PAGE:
May 10, 2004
Graduates of the University of Maine at Fort Kent's class of 2004 and the more than 500 other people attending this weekend's commencement at UMFK, were reminded of the institution's 125-years of service to the St. John Valley through the eyes of two Valley natives, who attended the school eight decades apart.
Ninety-four-year-old Genevieve Jalbert Bouchard, who donned a cap and gown for the first time in nearly eight decades, joined the graduates at the university's 122nd commencement exercises where she was presented with a final honor of the St. John Valley institution's year-long 125th anniversary celebration.
The graduate of the Madawaska Training School Class of 1926 was honored with a distinguished service award from her alma mater.
The distinguished service award is bestowed annually at the university's commencement, to a deserving recipient or recipients who have rendered service to the campus, community, St. John Valley, Aroostook County, and State of Maine.
"Throughout her lifetime, Genevieve has remained an active and committed alumna of UMFK, rarely missing an alumni association event," said UMFK President Richard Cost in presenting Jalbert the award. "Genevieve for all that you have given to your alma mater, today we honor you with this Distinguished Service Award."
Bouchard was born in Fort Kent on August 14, 1909, one of four children of Frank and Clara Jalbert.
She attended the St. Louis Parochial School and graduated from the eighth grade before attending M.T.S. in the mid 1920's.
In 1926, after completing two years of normal school work, she graduated from the Training School, earning her teacher's certificate.
After earning her teaching certificate, Bouchard taught for four years in "little red school houses" in the Fort Kent area.
In 1929, she married Louis Bouchard, also of Fort Kent, and the couple raised three children, Jack, Charles and Linda on their farm in New Canada.
A true life-long-learner, Bouchard would often take classes at night and during the summer for personal enrichment and to remain current with her certification.
Her passion for learning would be her saving grace when her husband passed away in 1959, and Bouchard decided to return to teaching.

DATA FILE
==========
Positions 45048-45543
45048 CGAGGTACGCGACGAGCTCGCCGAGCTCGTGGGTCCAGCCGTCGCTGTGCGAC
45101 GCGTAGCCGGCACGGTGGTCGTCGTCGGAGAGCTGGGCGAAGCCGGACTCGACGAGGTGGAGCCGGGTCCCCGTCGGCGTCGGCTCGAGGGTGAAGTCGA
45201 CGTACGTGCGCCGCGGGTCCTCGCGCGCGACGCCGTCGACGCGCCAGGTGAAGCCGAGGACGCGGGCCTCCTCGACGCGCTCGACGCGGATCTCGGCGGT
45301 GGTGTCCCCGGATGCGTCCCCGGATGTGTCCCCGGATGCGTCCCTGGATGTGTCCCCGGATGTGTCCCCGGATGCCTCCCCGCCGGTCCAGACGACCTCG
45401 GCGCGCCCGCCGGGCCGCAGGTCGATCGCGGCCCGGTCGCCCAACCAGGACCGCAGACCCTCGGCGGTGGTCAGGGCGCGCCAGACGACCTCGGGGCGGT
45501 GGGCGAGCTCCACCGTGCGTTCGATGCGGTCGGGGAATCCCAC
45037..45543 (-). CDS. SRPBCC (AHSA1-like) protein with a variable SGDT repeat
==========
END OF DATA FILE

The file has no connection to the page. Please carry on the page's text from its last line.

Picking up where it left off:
Bouchard spent the next 13 years teaching at the Market Street School in Fort Kent until her retirement at the age of 63 in 1972.
In addition to recognizing a long-time alumna of the university, President Cost also paid tribute to one of the new graduates of the institution just prior to the end of the ceremony.
"As we conclude our year-long 125th anniversary celebration, we are reminded today of this institution's first commencement in 1882. That first Madawaska Training School class of nine students included a gentleman from Madawaska, who alphabetically, was issued the very first teaching certificate ever granted by this campus community. His name was Theodore Bouchard, and today, 122 years later, his great, great, granddaughter joins us as a member of the class of 2004. Would Jamie Pelletier please stand and be recognized," announced Cost.
Although 21-year-old Pelletier from Madawaska will continue to pursue her bachelor of science degree in elementary education, she had earned enough credits to receive an associate of arts degree in general studies.
Her great, great, grandfather's original diploma, signed 122-years ago on February 24, 1882, by M.T.S. Principal Vetal Cyr and State Superintendent of Schools N.A. Luce has been passed down from generation to generation, and is now in the possession of Pelletier's grandmother, Yvette Pelletier who lives in Madawaska.
Although more than twelve decades has passed since her great, great, grandfather earned his teaching certificate from the Madawaska Training School the connection from one generation to another has not escaped the family.
Pelletier isn't only following in the footsteps of her great, great grandfather; she is also joining her father Robert, who earned a bachelor of university studies degree from UMFK in 1993.
To bridge the past to the present, Pelletier marched into the ceremony side-by-side Bouchard.